EdF’s bosses must be thanking their lucky stars that President Macron decided to take complete control of EdF back in 2022. Otherwise, its latest announcements about further delays and cost increases for its new reactors at Hinkley Point would have sent any remaining investors running for the hills.

The scale of those announcements is staggering:

  • The price tag for Hinkley Point C has now been reset at £31-34 billion (in 2015 prices), twice the original £18 billion.
  • In today’s money, that’s around £46 billion – with further delays and cost hikes (rising to at least £50 billion) all but inevitable.
  • EdF’s shortfall in completing Hinkley Point has risen substantially, and could now be as high as £25 billion on its balance sheet.
  • EdF has admitted that 2029 is now the earliest Hinkley Point will come online. Fat chance of that!

Which makes Hinkley Point C even more of a bust than EdF’s current worst reactor construction nightmare at Flamanville in France. And significantly worse than its plant at Olkiluoto in Finland, which it just managed to get over the line last year.

So, watch out for the fallout.

Hinkley Point C was meant to be coming online in 2027. All neutral commentators now reckon 2031 (EdF’s so-called ”unfavourable scenario”) is the earliest that will happen. That’s a further four-year delay before its low-carbon electrons (providing 7% of the UK’s electricity) will be available to help the UK meet its various decarbonisation targets.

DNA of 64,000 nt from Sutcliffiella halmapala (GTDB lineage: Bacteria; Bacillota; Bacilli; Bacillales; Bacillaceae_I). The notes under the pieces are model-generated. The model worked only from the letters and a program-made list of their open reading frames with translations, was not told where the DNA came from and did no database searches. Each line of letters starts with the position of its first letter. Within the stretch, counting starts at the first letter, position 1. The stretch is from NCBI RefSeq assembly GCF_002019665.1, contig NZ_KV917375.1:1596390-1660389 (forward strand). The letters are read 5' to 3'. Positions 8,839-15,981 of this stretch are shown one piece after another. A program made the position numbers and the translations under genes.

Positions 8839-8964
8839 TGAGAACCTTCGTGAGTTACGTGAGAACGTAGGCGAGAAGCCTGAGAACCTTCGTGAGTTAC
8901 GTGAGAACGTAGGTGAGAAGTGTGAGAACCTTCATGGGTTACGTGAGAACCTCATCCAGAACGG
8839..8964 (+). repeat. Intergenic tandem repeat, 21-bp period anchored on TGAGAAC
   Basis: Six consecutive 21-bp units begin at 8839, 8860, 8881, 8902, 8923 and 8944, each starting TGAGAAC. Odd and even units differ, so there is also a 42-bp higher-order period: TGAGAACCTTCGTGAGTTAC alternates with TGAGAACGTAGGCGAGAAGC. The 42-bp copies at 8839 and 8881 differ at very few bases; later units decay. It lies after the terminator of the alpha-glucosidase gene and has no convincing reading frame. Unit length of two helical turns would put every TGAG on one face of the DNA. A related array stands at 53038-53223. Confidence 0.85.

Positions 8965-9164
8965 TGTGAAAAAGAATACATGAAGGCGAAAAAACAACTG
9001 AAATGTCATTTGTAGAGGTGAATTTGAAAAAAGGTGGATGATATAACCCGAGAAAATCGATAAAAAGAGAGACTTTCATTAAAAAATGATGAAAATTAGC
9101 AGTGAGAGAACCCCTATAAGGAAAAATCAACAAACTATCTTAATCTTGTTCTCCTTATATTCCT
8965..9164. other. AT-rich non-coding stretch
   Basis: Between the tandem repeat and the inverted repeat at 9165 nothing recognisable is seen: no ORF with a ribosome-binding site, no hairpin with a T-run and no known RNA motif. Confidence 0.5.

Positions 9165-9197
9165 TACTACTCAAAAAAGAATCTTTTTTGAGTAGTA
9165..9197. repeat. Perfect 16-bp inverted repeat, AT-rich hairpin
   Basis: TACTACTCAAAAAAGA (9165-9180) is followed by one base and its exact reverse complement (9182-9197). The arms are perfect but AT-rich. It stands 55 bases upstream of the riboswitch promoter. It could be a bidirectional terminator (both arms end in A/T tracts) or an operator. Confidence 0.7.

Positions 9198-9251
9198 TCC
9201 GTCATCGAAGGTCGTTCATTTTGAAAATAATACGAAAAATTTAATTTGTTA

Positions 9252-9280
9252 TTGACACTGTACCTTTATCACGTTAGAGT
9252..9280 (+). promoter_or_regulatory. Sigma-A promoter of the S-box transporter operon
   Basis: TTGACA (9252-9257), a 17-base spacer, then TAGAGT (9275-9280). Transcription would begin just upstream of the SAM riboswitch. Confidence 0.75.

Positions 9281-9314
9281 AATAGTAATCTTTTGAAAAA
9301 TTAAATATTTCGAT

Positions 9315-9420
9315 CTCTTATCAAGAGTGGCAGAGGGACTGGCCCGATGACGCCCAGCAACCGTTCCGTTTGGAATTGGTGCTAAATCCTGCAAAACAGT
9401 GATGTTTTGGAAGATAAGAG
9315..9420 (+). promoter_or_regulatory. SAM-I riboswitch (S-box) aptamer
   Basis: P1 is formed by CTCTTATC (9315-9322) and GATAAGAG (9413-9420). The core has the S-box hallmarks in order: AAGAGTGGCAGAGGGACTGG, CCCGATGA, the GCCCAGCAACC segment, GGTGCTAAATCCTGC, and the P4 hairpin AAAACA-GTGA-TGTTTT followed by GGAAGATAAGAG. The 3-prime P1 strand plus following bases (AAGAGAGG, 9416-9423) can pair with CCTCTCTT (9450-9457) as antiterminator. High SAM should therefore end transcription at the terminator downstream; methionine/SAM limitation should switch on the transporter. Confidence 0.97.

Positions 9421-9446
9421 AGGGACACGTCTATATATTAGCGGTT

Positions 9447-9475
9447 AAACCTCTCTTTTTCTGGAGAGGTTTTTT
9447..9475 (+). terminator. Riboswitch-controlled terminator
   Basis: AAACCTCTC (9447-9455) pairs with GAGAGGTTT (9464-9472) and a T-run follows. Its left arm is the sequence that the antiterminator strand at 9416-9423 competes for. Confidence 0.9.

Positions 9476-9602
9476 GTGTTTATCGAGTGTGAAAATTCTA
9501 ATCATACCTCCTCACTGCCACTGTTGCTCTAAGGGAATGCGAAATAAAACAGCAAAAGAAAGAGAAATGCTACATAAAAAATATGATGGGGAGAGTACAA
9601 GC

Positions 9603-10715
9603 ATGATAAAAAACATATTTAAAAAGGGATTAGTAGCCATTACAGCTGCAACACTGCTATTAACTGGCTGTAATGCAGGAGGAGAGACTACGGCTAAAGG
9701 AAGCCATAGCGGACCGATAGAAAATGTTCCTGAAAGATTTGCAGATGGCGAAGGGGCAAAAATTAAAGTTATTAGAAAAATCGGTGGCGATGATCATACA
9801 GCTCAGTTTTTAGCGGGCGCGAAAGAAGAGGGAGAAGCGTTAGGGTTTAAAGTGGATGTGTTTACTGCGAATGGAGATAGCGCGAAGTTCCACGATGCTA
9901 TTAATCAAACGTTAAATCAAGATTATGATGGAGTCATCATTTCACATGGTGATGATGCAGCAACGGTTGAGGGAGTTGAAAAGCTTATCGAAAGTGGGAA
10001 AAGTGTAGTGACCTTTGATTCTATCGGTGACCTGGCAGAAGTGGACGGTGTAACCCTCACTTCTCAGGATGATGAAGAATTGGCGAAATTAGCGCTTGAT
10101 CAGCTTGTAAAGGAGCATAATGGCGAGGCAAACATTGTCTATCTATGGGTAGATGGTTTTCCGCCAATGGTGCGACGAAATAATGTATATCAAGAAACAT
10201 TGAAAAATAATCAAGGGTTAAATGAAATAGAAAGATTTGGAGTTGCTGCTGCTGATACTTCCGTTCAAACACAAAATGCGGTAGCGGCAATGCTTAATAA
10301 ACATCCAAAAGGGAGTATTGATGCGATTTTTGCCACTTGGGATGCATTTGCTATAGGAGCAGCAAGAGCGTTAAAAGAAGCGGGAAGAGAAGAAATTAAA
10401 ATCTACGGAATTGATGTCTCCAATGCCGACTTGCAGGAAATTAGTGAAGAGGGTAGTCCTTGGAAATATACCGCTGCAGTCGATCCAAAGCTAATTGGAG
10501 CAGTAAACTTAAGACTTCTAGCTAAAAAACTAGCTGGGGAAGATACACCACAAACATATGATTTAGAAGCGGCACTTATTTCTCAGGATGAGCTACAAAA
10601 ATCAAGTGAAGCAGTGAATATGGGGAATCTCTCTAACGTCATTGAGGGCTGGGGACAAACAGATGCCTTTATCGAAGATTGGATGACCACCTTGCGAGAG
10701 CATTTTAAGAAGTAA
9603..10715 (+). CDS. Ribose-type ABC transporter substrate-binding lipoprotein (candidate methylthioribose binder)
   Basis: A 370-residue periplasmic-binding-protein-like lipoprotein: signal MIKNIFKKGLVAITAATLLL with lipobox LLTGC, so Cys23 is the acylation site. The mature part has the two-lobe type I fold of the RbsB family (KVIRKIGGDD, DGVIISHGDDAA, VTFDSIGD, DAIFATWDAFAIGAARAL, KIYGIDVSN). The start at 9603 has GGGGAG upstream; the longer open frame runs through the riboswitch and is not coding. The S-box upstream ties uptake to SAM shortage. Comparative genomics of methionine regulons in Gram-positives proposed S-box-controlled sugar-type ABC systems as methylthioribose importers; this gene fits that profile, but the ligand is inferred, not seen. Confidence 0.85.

Add to that the knock-on impact of this on the Government’s/Labour’s hopes for a Hinkley Point look-alike (really!) at Sizewell C. The sales pitch to investors for that has now become even trickier than it was before: “Just look at this beautiful £50 billion turkey: another one just like it could be all yours at a bargain-basement price of, say, £40 billion”.

Which leads to the following conclusions:

  1. EdF is even more screwed than it was before, deeper in debt, with further delays for rolling out its look-alike plant at Sizewell C now inevitable.
  2. The Tory Government is screwed, with no chance of Hinkley Point C (let alone Sizewell C) making any serious short-term contribution to its decarbonisation strategy.
  3. Labour is screwed – for exactly the same reasons.
  4. The UK’s Net Zero strategy by 2050 looks less and less viable. And that will soon be tested, again, in the courts.
  5. All this because of the nuclear obsessions of the UK’s entire political establishment – Labour just as much as the Tories.

Happily, there’s no need to panic: the case for the “renewables + efficiency + storage + smart grids” option just got a whole lot stronger, both economically and politically. We just need the donkeys in Whitehall to give up on their nuclear turkeys. Finally!